Details for Language and Literacy

This subject enables the pre-service teacher to develop their communication skills for academic and professional life, especially in regard to the teacher’s relationship with parents/carers and the community while understanding the principles and theories behind language and literacy development.


Quick Info

  • Currently offered by Alphacrucis: Yes
  • Course code: CRS103
  • Credit points: 10
  • Subject coordinator: Jennie Bickmore-Brand

Awards offering Language and Literacy

This unit is offered as a part of the following awards:

Unit Content

Curriculum Objective

This subject enables the pre-service teacher to develop their communication skills for academic and professional life, especially in regard to the teacher’s relationship with parents/carers and the community while understanding the principles and theories behind language and literacy development. The effective teaching of language, literature and literacy depends on the pre-service teacher’s theoretical understanding in preparation for the practical application in CRS203 English: Part A and CRS303 English: Part B.

Outcomes

  1. Critically examine and review curriculum documents and approaches based on current research into early language and literacy;
  2. Identify and validate contemporary theories and practices about language and literacy education in the light of Christian and alternate worldviews;
  3. Demonstrate knowledge and understanding of physical, social and intellectual development and characteristics of students, including students with diverse needs e.g. linguistic, cultural, socioeconomic;
  4. Understanding the role of external professionals and community representatives and sensitivity and confidentiality when working with parents/carers;
  5. Demonstrate understanding of assessment strategies including informal and formal diagnostic formative and summative approaches to assess student learning
  6. Identify and articulate the individual learning and assessment needs of EALD students and provide a practical application.

Subject Content

  1. Child Language and literacy development from child to adolescent (brain development, adult role in language acquisition; Vygotsky, Bruner, Piaget, Clay, Cambourne); language benchmarks for age levels, (e.g. First Steps Continuums, OECD, National Benchmarks, NSW English continua and syllabus outcomes and indicators from Early Stage 1, and Stages 1, 2, 3, and link between 3 and 4); children’s contexts either Christian worldview or alternative worldviews. 
  2. Literacy encompasses the knowledge and skills students need to access, understand, analyse and evaluate information, make meaning, express thoughts and emotions, present ideas and opinions, interact with others and participate in activities at school and in their lives beyond school: behaviours and dispositions assist students to become effective learners; students managing their own learning to be self-sufficient; working harmoniously with others; being open to ideas, opinions and texts from and about diverse cultures; returning to tasks to improve and enhance their work; and being prepared to question the meanings and assumptions in texts; supporting parents/carers in cultivating literacy at home;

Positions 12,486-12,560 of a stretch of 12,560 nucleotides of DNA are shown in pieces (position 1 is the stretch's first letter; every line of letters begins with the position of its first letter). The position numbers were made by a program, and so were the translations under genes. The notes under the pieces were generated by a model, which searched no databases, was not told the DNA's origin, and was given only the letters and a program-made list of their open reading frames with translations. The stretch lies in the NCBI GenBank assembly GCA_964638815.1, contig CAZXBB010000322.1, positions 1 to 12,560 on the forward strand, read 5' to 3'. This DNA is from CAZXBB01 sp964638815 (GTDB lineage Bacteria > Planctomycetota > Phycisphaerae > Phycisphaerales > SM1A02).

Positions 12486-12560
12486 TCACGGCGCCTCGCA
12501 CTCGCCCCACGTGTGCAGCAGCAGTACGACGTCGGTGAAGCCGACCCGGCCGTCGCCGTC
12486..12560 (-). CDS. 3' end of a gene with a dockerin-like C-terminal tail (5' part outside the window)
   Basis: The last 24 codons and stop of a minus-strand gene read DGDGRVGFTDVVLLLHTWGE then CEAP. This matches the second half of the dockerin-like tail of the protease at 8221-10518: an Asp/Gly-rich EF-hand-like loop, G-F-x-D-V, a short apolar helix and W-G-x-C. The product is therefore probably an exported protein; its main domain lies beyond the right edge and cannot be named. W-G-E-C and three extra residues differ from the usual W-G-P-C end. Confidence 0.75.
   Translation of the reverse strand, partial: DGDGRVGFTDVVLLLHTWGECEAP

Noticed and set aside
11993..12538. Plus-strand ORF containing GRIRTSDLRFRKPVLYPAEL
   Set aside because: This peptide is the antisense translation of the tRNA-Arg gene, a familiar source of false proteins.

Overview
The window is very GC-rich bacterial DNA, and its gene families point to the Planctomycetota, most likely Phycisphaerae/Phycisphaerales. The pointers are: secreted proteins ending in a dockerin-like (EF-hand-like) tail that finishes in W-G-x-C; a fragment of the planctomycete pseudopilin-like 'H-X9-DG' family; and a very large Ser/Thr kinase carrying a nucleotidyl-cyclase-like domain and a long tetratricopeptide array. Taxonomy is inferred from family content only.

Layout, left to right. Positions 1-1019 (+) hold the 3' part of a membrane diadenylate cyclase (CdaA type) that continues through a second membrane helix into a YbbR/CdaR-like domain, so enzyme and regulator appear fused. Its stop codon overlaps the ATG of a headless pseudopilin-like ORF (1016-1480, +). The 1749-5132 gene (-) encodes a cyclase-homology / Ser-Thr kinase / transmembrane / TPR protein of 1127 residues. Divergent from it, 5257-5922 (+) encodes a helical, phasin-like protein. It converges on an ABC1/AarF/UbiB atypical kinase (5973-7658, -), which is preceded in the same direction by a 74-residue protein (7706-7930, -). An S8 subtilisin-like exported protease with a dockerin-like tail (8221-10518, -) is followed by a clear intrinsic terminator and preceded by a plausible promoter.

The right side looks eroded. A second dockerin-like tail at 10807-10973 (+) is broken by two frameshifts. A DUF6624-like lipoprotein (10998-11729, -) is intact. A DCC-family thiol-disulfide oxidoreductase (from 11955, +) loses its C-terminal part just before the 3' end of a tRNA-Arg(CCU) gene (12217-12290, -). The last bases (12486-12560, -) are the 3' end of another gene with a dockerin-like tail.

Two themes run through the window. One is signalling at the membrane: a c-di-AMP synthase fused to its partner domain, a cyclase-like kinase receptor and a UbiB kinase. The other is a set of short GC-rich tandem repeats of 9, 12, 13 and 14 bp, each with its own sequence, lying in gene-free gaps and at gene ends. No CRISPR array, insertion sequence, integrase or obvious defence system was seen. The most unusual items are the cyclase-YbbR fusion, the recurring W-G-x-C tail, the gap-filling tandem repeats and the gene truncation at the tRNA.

3. Taxonomies e.g. Gagne, Bloom (cognitive), Krathwohl (affective); cross-cultural issues in literacy development - oral cultures, second language learners: role of the home language in second language and sociocultural intellectual development; multiliteracies and school literacy, a metalanguage for literacies, critical thinking skills and embedded numeracy skills.
  4. Meaning-making through - talking and listening, writing, reading and viewing; interrelationships in language and literacy acquisition and development. Oral Language: relationship between context and text, language structures and features (text structure, grammar and conventions); contributing skills and strategies (interaction skills, presentation skills, listening skills, contextual and semantic, grammatical, graphological, phonological).
  5. Strategies to engage students in multicultural and multilingual classrooms to read and compose texts more effectively and value English literacy acquisition. Different theoretical frameworks for teaching English as a second language (including contemporary critical theory in TESOL), and 1st phase learners; culturally inclusive curriculum; use of interpreters, collaborating with bilingual families and agencies. 

This course may be offered in the following formats

  • Face-to-Face
  • Distance/ Global Online

Please consult your course prospectus or enquire about how and when this course will be offered next at Alphacrucis College.

Assessment Methods

  1. Forum Posts (25%)
  2. Interview Analysis (25%)
  3. Major Project (50%)

Prescribed Text

References will include the most current curriculum requirements for schools.

The NESA English K-10 Syllabus and Australian Curriculum: English.

Check with the instructor each semester before purchasing any prescribed texts or representative references